Header

Cycling and Why its Essential to Also Train Off The Bike

December 6th, 2011 | Posted by Gail in Uncategorized

I know there are a lot of you cardio junkies out there who love to be out in the fresh air cycling and running and really struggle to do any other form of training other than the part you love. Tough! I love gym work but know for my heart and lungs I need to get out there and get breathless and you know once you have a good program and see the progression you actually start to enjoy it especially if it is improving overall perfomance.
So reviewing cycling: Long periods of time spent in the hunched- over cycling posture results in prolonged back flexion and muscle pain for the untrained lower back.The lower back region houses the main muscle group responsible for producing power and bicycle movement control. Having an unconditioned back with inflexible muscles will result in strain, fatigue, and eventually, pain.

The relation between the bicycle’s virtual top tube length and the quantity of spinal flexion the cyclist’s back is subjected to is one of the keys to determining how back pain develops. Excessively low handlebars will cause too much lordosis or flexion of the back, which in turn puts stress on the lumbar spine. On the other hand, a very short top tube length will result in flexing of the sacral spine, subjecting the intervertebral disks to additional pressure. By making correct measurements of the top tube length in relation to the height of the handlebars will lower the incidence of back pain, as explained below.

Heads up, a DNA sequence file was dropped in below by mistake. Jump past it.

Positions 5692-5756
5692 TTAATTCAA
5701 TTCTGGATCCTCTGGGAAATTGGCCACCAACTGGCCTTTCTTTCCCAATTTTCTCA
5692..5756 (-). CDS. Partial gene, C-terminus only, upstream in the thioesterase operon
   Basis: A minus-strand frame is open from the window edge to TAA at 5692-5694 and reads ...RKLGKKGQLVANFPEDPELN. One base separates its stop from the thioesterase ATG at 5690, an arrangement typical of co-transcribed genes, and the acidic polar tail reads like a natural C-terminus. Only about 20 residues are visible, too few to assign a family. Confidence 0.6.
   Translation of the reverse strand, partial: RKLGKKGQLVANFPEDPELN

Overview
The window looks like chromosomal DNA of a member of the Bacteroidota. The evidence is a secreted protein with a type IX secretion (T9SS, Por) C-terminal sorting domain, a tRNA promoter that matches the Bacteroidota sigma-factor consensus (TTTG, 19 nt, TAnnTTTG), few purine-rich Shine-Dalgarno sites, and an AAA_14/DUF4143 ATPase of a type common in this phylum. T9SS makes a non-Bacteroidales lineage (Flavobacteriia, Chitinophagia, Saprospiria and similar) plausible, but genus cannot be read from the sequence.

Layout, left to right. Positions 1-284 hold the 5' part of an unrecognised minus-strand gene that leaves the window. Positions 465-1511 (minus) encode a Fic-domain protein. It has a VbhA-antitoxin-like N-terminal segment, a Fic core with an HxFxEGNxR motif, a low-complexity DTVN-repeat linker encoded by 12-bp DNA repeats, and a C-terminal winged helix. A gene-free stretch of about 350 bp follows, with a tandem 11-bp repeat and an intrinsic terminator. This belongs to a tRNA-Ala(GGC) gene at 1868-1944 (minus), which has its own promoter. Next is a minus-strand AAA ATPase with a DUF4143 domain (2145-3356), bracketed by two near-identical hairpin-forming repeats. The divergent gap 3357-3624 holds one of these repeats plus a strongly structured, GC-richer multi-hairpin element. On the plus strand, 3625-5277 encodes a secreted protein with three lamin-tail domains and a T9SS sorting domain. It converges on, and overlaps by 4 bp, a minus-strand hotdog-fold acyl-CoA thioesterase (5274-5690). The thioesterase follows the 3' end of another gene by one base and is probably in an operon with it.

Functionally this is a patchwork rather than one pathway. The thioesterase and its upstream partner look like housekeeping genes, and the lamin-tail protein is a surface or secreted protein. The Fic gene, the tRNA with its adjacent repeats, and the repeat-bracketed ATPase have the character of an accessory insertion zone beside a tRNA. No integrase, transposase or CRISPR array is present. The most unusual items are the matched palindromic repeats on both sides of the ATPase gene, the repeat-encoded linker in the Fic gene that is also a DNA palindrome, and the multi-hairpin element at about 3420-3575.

A cyclist also has to consider the position of their pelvis. An incorrect pelvic position can strain the back muscles and result in pain. Without the proper conditioning, tight quadriceps can cause the pelvis to tilt forward, while tight hamstrings slant the pelvis backward. The amount of flexibility of the hip flexors can be determined by the Thomas test,find a trainer or Physio to check you over with the Thomas test.

The effort in pedalling, particularly uphill, is the reason for fatigue in the muscle group of the glutes and hamstrings. This causes a backward sloping of the pelvis, thereby straining the back muscles, again resulting to pain. It is essential to maintain strong stomach muscles for a more stable pelvic bearing. To achieve this, a combination of strength training for the core muscle group, and stretching of the legs,calves and ankles will not only aid in pelvic stability, but also produce a more efficient cycling ability.

I will be posting a flexibility and core strengthening program in the New Year to help with these issues.

You can follow any responses to this entry through the RSS 2.0 Both comments and pings are currently closed.